Foundation Offers Massive Prize for Technique that Might Render Spays and Neuters Unnecessary
Anyone who has ever used treats or praise to train a canine companion knows that dogs respond to incentives. I'm sure you're aware from your own experience that humans do, too. For many of us, one of the greatest incentives is money, which is being used to inspire us to find a solution to one of the most intractable problems for dogs, cats, and the people who care about them: canine and feline overpopulation.
Throwing money at a problem rarely solves it; cash has a way of being used up without results being attained. However, a new model of incentivizing scientific progress has shown that money can motivate true changes, if it is in the form of prizes.
The X Prize Foundation has shown that offering large sums of cash, along with heaps of prestige, can spark rapid scientific progress. Most famously, the Ansari X Prize motivated massive leaps forward in the exploration of space by nongovernmental entities.
Therefore, I was very happy to see that veterinary medicine now has its own version of the X Prize. And it's aiming big.
The January/February issue of Animal Sheltering (a publication of the Humane Society of the United States) published an article on the Michelson Prize and Grants program. The program is named after Gary Michelson, a billionaire with a strong interest in animal welfare. Here is a quote from the article. (At the time of writing, the article was not available online so I was unable to link to it.)
In late 2008, the [Found Animals Foundation] announced an eye-popping brass ring: the Michelson Prize and Grants in Reproductive Biology. The prize promised $25 million to the first entity to develop a low-cost, single-dose, nonsurgical method of permanently sterilizing cats and dogs. The project made another $50 million available in grants for related research.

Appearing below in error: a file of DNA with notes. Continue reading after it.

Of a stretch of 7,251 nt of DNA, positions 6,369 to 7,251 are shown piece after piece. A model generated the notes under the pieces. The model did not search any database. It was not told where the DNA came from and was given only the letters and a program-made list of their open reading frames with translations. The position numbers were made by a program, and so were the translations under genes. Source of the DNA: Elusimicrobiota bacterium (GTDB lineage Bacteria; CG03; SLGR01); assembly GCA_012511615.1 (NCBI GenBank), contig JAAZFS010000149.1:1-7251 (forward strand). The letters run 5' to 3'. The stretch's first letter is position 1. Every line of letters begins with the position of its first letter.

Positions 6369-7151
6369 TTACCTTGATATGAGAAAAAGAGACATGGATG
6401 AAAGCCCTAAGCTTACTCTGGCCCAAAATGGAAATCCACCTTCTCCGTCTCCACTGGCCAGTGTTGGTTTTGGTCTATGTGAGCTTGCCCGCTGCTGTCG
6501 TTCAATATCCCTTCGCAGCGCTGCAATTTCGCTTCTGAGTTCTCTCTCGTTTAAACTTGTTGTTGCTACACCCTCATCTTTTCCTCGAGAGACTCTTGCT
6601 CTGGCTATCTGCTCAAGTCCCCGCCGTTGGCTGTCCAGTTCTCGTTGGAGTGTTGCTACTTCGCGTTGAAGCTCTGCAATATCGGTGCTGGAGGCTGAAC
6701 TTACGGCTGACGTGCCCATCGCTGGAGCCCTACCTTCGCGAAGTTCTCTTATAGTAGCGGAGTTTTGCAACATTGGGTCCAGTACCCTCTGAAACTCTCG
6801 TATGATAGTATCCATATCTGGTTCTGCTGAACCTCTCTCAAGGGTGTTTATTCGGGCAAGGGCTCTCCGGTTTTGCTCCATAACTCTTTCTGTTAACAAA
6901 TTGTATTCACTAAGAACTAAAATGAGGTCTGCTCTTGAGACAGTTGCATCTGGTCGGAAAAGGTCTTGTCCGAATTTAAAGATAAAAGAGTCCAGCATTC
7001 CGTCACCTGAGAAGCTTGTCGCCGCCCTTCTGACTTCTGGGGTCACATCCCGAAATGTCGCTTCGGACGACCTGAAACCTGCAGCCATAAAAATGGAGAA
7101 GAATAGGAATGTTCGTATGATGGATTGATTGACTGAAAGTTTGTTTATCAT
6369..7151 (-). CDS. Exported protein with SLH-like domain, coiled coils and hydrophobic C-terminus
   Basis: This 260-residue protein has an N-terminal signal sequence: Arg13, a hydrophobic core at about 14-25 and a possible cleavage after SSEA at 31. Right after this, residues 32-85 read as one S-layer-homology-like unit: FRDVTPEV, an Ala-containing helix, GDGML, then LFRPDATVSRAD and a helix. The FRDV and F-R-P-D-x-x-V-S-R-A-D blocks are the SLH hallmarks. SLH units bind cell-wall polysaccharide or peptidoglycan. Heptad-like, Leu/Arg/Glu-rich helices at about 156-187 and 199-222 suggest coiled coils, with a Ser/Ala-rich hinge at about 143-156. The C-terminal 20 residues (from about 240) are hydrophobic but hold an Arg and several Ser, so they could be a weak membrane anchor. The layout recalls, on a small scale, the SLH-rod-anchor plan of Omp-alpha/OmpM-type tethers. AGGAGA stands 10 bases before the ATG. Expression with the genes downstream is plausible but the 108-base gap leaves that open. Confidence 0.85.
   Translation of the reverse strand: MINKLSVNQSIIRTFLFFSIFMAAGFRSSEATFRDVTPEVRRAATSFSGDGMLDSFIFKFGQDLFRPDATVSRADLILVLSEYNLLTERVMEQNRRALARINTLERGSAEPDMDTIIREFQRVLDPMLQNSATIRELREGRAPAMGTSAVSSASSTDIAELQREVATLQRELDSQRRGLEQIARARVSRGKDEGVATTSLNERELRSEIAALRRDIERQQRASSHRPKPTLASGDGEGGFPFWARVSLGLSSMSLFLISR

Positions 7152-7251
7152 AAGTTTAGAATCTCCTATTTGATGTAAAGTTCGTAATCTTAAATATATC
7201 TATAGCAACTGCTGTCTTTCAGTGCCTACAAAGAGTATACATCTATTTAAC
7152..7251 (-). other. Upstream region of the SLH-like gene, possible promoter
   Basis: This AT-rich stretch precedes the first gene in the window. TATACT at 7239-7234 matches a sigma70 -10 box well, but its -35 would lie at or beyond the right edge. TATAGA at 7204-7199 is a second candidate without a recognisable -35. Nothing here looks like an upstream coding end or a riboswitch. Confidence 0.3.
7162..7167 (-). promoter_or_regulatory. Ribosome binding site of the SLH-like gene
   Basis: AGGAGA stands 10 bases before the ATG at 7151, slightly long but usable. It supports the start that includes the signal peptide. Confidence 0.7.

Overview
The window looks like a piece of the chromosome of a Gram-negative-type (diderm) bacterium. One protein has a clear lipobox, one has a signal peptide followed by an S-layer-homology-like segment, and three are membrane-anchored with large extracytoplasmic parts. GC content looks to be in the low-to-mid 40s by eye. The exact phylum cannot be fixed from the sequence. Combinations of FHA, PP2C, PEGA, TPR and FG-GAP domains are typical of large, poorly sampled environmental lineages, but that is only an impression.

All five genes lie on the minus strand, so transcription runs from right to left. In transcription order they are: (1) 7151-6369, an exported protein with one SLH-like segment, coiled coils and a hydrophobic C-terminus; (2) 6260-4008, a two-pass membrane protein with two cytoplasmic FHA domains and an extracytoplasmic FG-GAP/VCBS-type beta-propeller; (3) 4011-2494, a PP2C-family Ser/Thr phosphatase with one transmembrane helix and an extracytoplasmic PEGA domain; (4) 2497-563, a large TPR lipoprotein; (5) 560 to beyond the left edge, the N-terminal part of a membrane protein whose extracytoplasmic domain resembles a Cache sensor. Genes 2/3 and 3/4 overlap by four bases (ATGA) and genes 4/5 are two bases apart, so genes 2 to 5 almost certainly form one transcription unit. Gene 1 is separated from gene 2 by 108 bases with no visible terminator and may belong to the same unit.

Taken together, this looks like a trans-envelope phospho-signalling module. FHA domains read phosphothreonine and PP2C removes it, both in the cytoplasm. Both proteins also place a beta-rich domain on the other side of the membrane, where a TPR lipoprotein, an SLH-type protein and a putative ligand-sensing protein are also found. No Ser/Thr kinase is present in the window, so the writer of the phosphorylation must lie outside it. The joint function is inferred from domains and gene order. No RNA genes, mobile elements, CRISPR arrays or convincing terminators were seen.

People have been discussing an alternative to spaying and neutering for decades. Many experts see it as a massive step forward in large-scale animal welfare. But finding an almost mythical alternative has proven devilishly difficult.
Combining a large incentive with money to back up research is, to my knowledge, unprecedented in veterinary medicine. And, according to the article, several ideas are in the works, and many knowledgeable pundits are thinking this so-called Holy Grail of reproductive science might be within reach.
This research is relevant to cat and dog lovers for several reasons. First, on a population-wide scale, it could dramatically reduce unnecessary euthanasias. Although experienced vets can perform dozens of spays or neuters in a day, make no mistake about it: the procedures are complicated, and they are expensive. Properly performed surgical sterilizations require use of costly anesthetic agents and surgical supplies. An inexpensive nonsurgical sterilization method could be used more widely and, happily, could reduce shelter kill rates. (If you are tempted to bluster in the comments section that animal overpopulation is not a true problem, I suggest you volunteer to assist with euthanasias at a rural animal shelter for a few weeks. After that, your soul will be too crushed to make noise on the Internet.)
If such a technique is developed,family pets might be spared the need for spay-and-neuter procedures. All surgery is by definition invasive, and in general it is better to accomplish a goal with noninvasive tactics when possible.
The article points out that, even if a nonsurgical sterilization technique is successfully developed, it might not replace spaying and neutering in all cases. It could be more appropriate for feral animals (by eliminating the need to trap them for surgical sterilization), while spaying and neutering might still be superior for owned pets.
Either way, I hope that the Michelson Prize accomplishes its goal.
The article cited in this post is "Million Dollar Ideas," published on pages 45-48 of the January/February 2012 issue of Animal Sheltering.